Could your body benefit from a massage? Such daily activities as being deskbound, cramped in a car commuting, keeping up with active children, or training hard at the gym can cause muscles to burn out over time. One of the best remedies for relaxing and relieving tired, tight tissue is a massage.

Manipulating weary muscles and kneading knotted tissue helps release built-up tension, improves circulation, and increases flexibility, which allows for a better range of motion and enhanced performance when engaging in sports or exercising.

But if you have COVID-19-related concerns and aren’t comfortable being in close quarters with a masseuse — or are looking for a cheaper option — you can achieve similar rejuvenating results with a self-massaging device such as a foam roller. This tension-taming tool allows you to target the specific areas of your body that need it most.

How it works: Foam rolling is a technique known as self-myofascial release. Fascia refers to connective bands of tissue surrounding and supporting everything in your body, from muscles and blood vessels to nerves and organs. Its layers stretch to accommodate your movements. But when fascia is unhealthy, it tightens, pulling on the surrounding muscles which can cause pain, stiffness, and what we refer to as “knots.”

With foam rolling, you can apply pinpoint pressure with your body weight against the roller’s surface. These rollers come in a variety of sizes, textures, and levels of firmness.

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The following foam rolling circuit is for beginners. Ideally, you should start with a smooth roller, as opposed to one with grooves, as those are designed for a deeper massage. When performing self-massage, avoid applying pressure to sensitive areas such as the ankles, knees, or elbows. For example, when rolling the leg, work the muscles above the knee then stop and adjust to massage the muscles below the knee, making sure to never push on the actual knee joint. If you suffer from lower-back pain, consult your physician prior to placing pressure on this area as it can cause more harm than good if not performed properly.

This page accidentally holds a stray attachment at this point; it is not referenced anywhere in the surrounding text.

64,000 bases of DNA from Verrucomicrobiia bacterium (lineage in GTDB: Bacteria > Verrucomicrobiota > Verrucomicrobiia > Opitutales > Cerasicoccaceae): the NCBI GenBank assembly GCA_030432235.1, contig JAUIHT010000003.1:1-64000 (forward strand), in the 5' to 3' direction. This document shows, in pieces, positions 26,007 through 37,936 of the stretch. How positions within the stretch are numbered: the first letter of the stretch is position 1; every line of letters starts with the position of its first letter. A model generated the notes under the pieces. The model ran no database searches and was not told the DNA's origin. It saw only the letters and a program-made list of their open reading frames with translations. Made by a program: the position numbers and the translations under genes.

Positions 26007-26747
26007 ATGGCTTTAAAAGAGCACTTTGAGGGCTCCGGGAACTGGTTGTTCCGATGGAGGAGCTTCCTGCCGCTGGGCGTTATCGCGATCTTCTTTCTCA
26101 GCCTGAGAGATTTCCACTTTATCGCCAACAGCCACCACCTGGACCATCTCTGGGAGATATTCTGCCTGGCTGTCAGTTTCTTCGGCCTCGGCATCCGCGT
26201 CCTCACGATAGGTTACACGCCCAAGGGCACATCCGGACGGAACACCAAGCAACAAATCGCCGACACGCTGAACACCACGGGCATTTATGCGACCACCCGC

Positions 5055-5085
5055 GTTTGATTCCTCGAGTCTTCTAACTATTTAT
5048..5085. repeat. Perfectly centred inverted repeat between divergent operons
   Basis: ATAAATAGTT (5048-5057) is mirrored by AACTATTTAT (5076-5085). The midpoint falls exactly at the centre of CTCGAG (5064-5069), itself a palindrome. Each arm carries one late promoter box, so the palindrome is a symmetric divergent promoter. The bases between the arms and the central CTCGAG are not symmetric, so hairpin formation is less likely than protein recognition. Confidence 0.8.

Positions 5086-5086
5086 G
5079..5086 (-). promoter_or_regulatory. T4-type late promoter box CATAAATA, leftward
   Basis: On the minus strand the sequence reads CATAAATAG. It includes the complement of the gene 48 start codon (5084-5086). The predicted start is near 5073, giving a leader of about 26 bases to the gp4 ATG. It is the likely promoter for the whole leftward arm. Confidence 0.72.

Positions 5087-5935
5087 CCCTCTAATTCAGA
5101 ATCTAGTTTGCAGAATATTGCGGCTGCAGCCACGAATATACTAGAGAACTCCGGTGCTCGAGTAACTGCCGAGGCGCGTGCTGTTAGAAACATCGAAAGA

For best results, use this technique daily. It also works well pre- and post-workout.

Calves

  • Start by sitting on the floor with the roller propped under your right calf and left ankle crossed over your right. Your hands should be behind your body for balance and support.

  • Gently roll over the calf area between your ankle and back of knee, remembering not to put pressure on the actual joints. When ready, practice on the opposite leg.

Hamstrings

  • Adjust your positioning so the foam roller is resting behind your right hamstring with your leg extended. Your hands should be behind your body for support, with you left leg bent to help move your body.

  • Roll from just beneath your right glute down through the back of your knee. Rock over the rear part of your leg for as long as desired, then practice on the opposite side

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Glutes

  • Begin by sitting on the foam roller, cross your right leg over your left so it rests on your thigh. Shift your weight onto your left glute, and brace yourself by placing your left hand on the floor. If you need more support, keep both hands on the floor.

  • Keep your left foot planted firmly on the ground as you use your left leg to shift your weight back and forth to massage the glute area. When complete, practice on the right side.

To stay loose and limber, you’ve got to get rolling.

Ashley Blake Greenblatt is a certified personal trainer and wellness coach in South Jersey. To learn more about her virtual training program, go to ashleyblakefitness.com.